Eritrea: Time for Engagement, Not Isolation

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engagement not isolation
On June 23, 2016, U.S. Chief of Mission Louise Mazel invited some Asmara based diplomats to a dinner party at his residence to honour the visiting top U.S. diplomat Dr. Shannon L Smith. Present was Ambassador Iqbal Jhazbhay (South Africa), Ambassador Christian Manhal (EU), Ambassador Andreas Zimmer (Germany), (Credit: Amba. Iqbal Jhazbhay)

By Ibrahim Abdelnour,

In May 1991 Eritrea won the hard fought war of Independence. It was hoped a lasting peace will flourish in the region when the longest war in the continent ended with victory for Eritrea and the Eritrean people.

That marked the birth of a new nation after three decades of armed struggle against an expansionist neighbor, Ethiopia. After the hard fought and hard won freedom, the leaders took a pragmatic political decision and conduct a referendum to give the Eritrean people a chance to determine their future. The referendum took place under the auspices and with observers from the world community. Moe than 99.8% voted for independence. With this vote, Eritreans ensured the birth of an independent and a self-reliant nation. The achievement of self-reliance was one of the key goals of the struggle for independence.

Eritrea officially declared its independence on May 24, 1993. The former arch foe Ethiopia and the new Eritrean nation initially gave a hopeful sign that both peoples would live in peace as neighbors. The regime currently in Addis-Ababa came to power with the help of the Eritrean struggle. The latter drove their tanks and military artilleries to the capital of Ethiopia, leading to the collapse of military government of Ethiopia after nearly two decades in power. The peace the Eritreans enjoyed at the time recorded visible progress in the political and economic fields.

At that time Eritrea’s economy and infrastructure were almost non-existent. Eritrea has to start from scratch building its economic, social and political structure as a nation.

Eritrea started to work hard on rebuilding the infrastructure, renovate roads, bridges, dams, hospitals, health centers, schools and other necessities. The progress was remarkable. The change was visible.

On the political arena, Eritrea started drafting its constitution with full public participation within the country and among the diaspora.

It was at this juncture of the reconstruction that the challenge was shifted to focus on defending the new nation. It was non but the once comrades-in-struggle and those the people and government invested high hopes to be partners for good neighborhood who sold their souls and minds to ignite a war against Eritrea in an attempt “if possible” to reverse the independence of the new nation or otherwise to change the government. Ethiopia officially started the war in May 1998. The owners of this evil and ill-advised motive are the minority regime who came to power with the full help of Eritrea.

The war caused heavy causalities and damaged economic progress on both sides. But also the path of full democracy that Eritrea was aiming to implement had to be postponed to the right moment.

Although the war officially ended under the “Algiers Peace Agreement” penned by both countries as final and binding, and the boundary between the two nations was delineated by an international body, the Eritrea Ethiopia Border Commission (EEBC),Ethiopia has refused to implement it. This has become a hurdle for the new country to put undivided focus on nation building. As a result, it had to build the nation while at the same time guarding its sovereignty.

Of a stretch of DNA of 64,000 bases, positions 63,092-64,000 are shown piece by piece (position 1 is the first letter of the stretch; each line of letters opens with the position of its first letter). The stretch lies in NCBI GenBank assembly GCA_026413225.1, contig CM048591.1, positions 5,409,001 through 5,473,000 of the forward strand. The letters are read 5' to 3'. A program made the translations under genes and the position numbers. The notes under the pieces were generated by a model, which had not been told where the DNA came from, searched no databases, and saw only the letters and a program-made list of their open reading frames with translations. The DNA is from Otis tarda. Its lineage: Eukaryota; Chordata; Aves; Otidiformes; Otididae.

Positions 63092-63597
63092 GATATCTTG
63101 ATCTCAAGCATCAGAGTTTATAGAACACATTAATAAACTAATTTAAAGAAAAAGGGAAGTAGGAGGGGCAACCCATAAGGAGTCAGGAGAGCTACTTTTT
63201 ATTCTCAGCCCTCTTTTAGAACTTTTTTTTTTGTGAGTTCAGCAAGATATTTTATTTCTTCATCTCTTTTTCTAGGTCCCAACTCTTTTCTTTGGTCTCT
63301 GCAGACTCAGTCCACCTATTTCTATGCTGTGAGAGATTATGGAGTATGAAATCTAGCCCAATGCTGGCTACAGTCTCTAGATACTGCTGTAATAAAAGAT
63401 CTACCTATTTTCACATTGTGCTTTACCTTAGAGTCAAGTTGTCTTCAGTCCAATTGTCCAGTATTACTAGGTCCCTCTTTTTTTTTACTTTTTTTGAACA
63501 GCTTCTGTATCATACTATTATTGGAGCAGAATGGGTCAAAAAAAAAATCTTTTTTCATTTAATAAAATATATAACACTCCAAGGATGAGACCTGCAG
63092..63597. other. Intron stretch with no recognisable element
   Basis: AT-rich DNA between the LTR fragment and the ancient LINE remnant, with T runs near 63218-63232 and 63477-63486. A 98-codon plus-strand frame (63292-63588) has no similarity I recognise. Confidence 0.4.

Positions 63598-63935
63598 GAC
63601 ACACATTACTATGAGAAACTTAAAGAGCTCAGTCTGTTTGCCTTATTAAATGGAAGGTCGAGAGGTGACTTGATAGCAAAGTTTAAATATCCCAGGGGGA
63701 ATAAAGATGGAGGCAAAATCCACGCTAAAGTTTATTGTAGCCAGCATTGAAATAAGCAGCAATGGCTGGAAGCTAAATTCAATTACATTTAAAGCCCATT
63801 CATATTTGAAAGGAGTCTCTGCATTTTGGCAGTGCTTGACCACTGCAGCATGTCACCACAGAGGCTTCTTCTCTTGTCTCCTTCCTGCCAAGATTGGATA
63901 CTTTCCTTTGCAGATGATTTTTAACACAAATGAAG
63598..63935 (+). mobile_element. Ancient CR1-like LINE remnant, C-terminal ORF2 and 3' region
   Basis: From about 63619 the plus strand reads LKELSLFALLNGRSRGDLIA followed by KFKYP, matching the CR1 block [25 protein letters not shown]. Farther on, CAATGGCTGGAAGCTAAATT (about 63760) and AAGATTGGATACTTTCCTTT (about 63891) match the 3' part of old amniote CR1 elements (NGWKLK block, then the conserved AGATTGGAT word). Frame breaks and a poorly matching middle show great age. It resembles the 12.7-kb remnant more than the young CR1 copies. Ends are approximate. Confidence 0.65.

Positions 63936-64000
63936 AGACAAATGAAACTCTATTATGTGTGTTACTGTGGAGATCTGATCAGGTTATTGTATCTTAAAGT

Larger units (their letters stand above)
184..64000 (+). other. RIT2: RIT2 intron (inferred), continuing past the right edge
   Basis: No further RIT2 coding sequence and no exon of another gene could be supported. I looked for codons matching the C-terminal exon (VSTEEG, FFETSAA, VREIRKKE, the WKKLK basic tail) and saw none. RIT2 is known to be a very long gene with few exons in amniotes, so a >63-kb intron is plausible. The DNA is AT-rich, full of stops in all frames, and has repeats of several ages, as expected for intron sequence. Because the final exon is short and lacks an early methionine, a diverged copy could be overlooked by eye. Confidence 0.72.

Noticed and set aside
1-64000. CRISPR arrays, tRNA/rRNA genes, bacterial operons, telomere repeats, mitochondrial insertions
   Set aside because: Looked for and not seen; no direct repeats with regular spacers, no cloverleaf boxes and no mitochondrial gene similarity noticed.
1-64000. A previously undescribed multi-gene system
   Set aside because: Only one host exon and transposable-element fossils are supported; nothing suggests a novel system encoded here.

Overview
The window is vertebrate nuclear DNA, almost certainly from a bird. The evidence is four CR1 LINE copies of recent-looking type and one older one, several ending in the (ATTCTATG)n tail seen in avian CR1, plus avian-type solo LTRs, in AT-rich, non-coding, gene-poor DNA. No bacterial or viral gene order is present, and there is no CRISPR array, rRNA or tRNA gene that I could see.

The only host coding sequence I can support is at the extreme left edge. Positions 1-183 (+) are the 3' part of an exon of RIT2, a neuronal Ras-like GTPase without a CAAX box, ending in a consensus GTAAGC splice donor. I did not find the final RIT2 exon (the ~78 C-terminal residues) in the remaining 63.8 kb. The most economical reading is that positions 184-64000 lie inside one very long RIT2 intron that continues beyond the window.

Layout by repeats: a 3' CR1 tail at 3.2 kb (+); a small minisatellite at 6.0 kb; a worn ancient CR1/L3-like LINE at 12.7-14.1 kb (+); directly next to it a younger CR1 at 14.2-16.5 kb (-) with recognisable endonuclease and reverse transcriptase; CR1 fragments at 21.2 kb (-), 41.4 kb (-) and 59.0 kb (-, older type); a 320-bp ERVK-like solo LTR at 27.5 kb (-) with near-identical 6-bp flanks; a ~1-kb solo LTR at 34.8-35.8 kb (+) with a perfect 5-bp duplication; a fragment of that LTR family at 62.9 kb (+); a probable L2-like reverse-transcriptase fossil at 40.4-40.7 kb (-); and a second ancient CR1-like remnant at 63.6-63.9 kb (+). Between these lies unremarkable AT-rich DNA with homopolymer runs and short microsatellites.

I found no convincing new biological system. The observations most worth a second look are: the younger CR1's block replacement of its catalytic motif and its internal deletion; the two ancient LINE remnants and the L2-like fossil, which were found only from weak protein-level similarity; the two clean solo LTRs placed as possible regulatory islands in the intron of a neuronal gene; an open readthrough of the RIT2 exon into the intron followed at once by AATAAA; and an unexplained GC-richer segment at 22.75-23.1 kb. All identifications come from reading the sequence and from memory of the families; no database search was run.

The Challenges that Eritrea recognized:

  • Eritrea as stated above is challenged by an unwanted war from a neighboring country led by a minority regime, which until this moment is still beating a war drum
  • The unfortunate UNSC’s Sanctions imposed on the new nation was simply politically motivated based on a lie fabricated by a UN monitoring group, accusing Eritrea of helping the Somali Al-Shabbab group, though later the UN admitted in their own words that “ there exists no proof of Eritrea aiding Al-Shabab.” However, the UNSC has yet to lift these illegal sanctions
  • Adding insult to injury the UNHRC has accused Eritrea of violating human rights. Eritrea’s 30 year struggle was to restore the God given human right of its citizens
  • Eritrea is also giving full attention to the completion of the Constitution, putting into consideration the current and future situation of the country
  • Eritrea has done more than the expected in fulfilling the Millennium Development Goals (MDG)
  • Modernizing its financial and economical vehicles within the country and overseas
  • Modernizing its land, air and sea ports
  • Modernizing its Power generators in eco-friendly
  • Getting more engaged in global political and economic arenas, although it’s doing its part as witnessed in bringing lasting peace within the sisterly country of Sudan between the government of Sudan and the Eastern region fighters, in Darfur and Sudan – South Sudan case, as well as in the Red Sea region and more.

The Eritrean government has extended its invitations to friends and partners who can lend a hand in the struggle to realize the Eritrean dream.

The challenges Eritrea is facing are workable and doable. As one of the gallant fighters said in one occasion “If we were able to rise from the ashes of war to become a nation…. Nothing is impossible as long as there is a will.”

The world community should understand Eritrea better and keep engaging with the government.